My day care provider just took on another child (my two have been the only ones with her for the past 2 months) and for the past week BOTH my children have wanted her to carry them so the loving person she is has alternated holding both! She told me this on Friday hummmmmmm wondered why my 2 & 3 y/o children wanted to be picked up more (for which I do not indulge they weigh 30 lbs a piece!) That being said I discussed the possibility that they are testing her to ensure they are still loved and will be working with her next week to ensure my children know that they will be able to equally spend time with her. Continue to be loving and set the routine for him, this is what children need Good Luck

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answers from New York on

Sounds like you're doing a great job! I had a student once with similar problem. He was in first grade and tried to act like he couldnt do work that he could do, it was very annoying to teach him, because it was hard to see what he knew and didnt know, what he coud and couldnt do... so you do have to nip it in the bud, as you said! He was also going back and forth between two homes, and his mother babied him A LOT!
I still think it's OK to say "Do you want to play baby for a while? that's fine." You're naming the behavior as play acting and not typical behavior for a three yr old. Do you think his mother tells him he has to stay in his bed until she gets him up??

1 mom found this helpful


answers from St. Louis on

Stick to your guns. He will learn what is expected. You are doing a great job and do not think any differently. It sounds like you are setting expectations and giving good postive reinforcement.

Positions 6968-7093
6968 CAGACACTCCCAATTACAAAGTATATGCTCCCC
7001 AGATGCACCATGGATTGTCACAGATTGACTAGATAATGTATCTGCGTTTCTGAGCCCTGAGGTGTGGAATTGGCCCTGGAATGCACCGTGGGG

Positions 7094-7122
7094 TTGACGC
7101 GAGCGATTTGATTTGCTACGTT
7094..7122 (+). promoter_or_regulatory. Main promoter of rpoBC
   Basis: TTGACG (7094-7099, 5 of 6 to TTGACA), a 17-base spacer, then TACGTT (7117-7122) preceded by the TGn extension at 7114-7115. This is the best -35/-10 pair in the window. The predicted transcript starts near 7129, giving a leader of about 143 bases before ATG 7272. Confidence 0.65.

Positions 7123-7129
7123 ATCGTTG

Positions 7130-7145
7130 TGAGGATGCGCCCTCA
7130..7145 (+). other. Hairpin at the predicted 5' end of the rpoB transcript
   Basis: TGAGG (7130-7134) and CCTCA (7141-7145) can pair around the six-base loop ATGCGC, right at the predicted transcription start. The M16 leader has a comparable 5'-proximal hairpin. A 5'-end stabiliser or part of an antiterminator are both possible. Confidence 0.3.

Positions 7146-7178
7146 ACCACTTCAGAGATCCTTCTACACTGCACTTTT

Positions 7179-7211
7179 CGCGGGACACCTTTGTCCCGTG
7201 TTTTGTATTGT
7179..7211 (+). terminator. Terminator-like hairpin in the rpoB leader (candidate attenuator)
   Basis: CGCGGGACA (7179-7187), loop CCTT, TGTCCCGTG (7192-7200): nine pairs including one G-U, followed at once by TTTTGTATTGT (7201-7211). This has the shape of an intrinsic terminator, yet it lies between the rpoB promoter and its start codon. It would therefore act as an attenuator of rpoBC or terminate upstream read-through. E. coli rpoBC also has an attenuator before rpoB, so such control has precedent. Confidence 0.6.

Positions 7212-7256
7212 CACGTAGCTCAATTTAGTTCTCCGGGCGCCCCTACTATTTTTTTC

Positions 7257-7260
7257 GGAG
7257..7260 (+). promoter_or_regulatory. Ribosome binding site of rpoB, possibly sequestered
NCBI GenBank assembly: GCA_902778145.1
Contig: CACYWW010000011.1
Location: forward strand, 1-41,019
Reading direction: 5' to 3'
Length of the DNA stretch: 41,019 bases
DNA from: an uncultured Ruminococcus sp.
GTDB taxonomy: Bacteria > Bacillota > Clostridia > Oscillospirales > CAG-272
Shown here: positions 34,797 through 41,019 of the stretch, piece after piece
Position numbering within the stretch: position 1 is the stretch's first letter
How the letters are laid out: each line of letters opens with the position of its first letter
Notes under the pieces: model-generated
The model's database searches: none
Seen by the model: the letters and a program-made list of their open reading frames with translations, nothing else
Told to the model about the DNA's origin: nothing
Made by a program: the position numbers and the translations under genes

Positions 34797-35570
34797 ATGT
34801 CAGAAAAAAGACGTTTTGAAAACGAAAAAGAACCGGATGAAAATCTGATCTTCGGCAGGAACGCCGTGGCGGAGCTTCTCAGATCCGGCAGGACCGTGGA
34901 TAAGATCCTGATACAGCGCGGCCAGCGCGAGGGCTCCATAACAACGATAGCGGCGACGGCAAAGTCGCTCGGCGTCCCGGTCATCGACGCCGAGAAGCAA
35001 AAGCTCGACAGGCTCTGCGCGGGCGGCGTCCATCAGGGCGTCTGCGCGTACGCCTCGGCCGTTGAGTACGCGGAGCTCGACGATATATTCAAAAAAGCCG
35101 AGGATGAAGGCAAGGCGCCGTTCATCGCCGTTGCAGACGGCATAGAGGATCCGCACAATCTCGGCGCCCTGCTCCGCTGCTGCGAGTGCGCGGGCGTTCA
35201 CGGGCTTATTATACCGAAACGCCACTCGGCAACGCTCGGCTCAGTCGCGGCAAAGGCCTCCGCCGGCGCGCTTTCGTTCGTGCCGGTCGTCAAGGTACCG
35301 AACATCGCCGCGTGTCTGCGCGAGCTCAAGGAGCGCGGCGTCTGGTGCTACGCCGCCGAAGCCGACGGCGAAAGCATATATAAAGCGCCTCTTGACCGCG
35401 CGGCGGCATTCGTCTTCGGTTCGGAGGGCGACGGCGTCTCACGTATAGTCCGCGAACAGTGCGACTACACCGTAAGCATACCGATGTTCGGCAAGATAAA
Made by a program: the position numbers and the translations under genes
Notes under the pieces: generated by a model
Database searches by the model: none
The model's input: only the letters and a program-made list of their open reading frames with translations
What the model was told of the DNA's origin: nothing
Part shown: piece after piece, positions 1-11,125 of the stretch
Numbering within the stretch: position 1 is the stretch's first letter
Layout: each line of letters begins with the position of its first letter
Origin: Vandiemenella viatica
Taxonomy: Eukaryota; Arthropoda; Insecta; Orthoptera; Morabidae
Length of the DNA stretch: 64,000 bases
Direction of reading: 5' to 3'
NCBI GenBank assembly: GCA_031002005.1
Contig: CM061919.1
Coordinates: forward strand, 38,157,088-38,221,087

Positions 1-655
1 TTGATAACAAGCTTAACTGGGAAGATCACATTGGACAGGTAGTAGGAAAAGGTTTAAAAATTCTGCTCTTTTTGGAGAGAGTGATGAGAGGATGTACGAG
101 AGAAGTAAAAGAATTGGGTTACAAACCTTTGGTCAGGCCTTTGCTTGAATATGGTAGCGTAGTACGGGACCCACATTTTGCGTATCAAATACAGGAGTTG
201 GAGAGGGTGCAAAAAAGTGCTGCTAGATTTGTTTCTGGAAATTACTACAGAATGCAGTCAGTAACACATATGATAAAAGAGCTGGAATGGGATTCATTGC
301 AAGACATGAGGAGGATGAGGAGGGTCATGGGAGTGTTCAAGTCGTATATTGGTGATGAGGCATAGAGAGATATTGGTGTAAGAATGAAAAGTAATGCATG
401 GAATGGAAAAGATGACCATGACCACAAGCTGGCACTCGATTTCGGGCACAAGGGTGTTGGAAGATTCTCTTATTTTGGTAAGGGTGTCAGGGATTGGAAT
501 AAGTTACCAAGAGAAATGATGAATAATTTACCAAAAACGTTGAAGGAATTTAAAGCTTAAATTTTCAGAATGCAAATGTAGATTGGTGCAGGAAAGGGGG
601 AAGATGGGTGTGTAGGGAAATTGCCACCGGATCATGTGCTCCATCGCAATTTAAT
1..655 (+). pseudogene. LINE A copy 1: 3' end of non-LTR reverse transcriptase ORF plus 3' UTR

answers from Shreveport on

I do not know what goes on or if he sees his mother, but if she babies him or lets him do this, then he is carryingt his over to you. Kids usually behave differently with differnt people, like one way for a parent f they spoil them and another way with a grandarent if they are strict. MY 2 1/2 year old has been whining and crying like something is seriously wrong, only when I rush in there it is over something stupid, like her sister has something she wants. Do you think maybe he feels neglected, evn if you do not neglect him? My daughter is 6 and has started to notice things that are not fair, like when she is in school, her sister may get to go shopping with me and my mom.
I also would like to suggest a chart that rewards good behaviour, like with stickers. Either have "prizes" he can earn or a goal he can work for. (a movie or small toy or outing with you guys. That helped with my oldest. Good luck, whining drives me crazy!


answers from Seattle on

Have you thought about applying Ferber's method to this situation? When he cries, wait for 5 minutes before going in to reassure him that you are there, that you love him and you're excited to play with him when he gets out of bed. Don't get him out; just talk for less than a minute and then leave the room. If he keeps crying, wait for 10 minutes before going in and repeating the action. If he keeps crying, wait for 15 and repeat. This way, it still teaches him to soothe and calm himself, but reminds him that you're there, that you love him, and that there is a reward for acting appropriately. I don't know....that's just a thought.